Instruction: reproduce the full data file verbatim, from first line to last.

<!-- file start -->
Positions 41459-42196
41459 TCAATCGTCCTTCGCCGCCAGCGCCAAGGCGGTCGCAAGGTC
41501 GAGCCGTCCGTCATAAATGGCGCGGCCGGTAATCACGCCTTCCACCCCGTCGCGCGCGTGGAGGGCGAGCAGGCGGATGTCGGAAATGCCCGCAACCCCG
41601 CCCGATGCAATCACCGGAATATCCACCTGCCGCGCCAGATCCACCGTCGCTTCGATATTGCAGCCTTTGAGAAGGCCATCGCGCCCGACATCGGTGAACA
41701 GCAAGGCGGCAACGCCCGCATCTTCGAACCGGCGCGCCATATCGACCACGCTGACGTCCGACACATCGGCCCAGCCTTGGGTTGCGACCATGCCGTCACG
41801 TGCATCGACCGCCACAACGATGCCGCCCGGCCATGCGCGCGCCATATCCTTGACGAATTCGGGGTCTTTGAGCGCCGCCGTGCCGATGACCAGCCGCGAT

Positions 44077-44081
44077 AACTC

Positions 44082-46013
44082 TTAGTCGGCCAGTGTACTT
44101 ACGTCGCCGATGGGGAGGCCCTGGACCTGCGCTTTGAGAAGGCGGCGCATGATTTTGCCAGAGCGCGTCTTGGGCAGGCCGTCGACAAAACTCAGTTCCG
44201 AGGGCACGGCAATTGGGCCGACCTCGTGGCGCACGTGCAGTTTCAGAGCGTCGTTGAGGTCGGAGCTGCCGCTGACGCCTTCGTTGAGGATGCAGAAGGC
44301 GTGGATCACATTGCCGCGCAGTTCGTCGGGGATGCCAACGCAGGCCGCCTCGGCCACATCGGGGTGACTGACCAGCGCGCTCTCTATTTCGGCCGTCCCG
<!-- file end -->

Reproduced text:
Positions 41459-42196
41459 TCAATCGTCCTTCGCCGCCAGCGCCAAGGCGGTCGCAAGGTC
41501 GAGCCGTCCGTCATAAATGGCGCGGCCGGTAATCACGCCTTCCACCCCGTCGCGCGCGTGGAGGGCGAGCAGGCGGATGTCGGAAATGCCCGCAACCCCG
41601 CCCGATGCAATCACCGGAATATCCACCTGCCGCGCCAGATCCACCGTCGCTTCGATATTGCAGCCTTTGAGAAGGCCATCGCGCCCGACATCGGTGAACA
41701 GCAAGGCGGCAACGCCCGCATCTTCGAACCGGCGCGCCATATCGACCACGCTGACGTCCGACACATCGGCCCAGCCTTGGGTTGCGACCATGCCGTCACG
41801 TGCATCGACCGCCACAACGATGCCGCCCGGCCATGCGCGCGCCATATCCTTGACGAATTCGGGGTCTTTGAGCGCCGCCGTGCCGATGACCAGCCGCGAT

Positions 44077-44081
44077 AACTC

Positions 44082-46013
44082 TTAGTCGGCCAGTGTACTT
44101 ACGTCGCCGATGGGGAGGCCCTGGACCTGCGCTTTGAGAAGGCGGCGCATGATTTTGCCAGAGCGCGTCTTGGGCAGGCCGTCGACAAAACTCAGTTCCG
44201 AGGGCACGGCAATTGGGCCGACCTCGTGGCGCACGTGCAGTTTCAGAGCGTCGTTGAGGTCGGAGCTGCCGCTGACGCCTTCGTTGAGGATGCAGAAGGC
44301 GTGGATCACATTGCCGCGCAGTTCGTCGGGGATGCCAACGCAGGCCGCCTCGGCCACATCGGGGTGACTGACCAGCGCGCTCTCTATTTCGGCCGTCCCG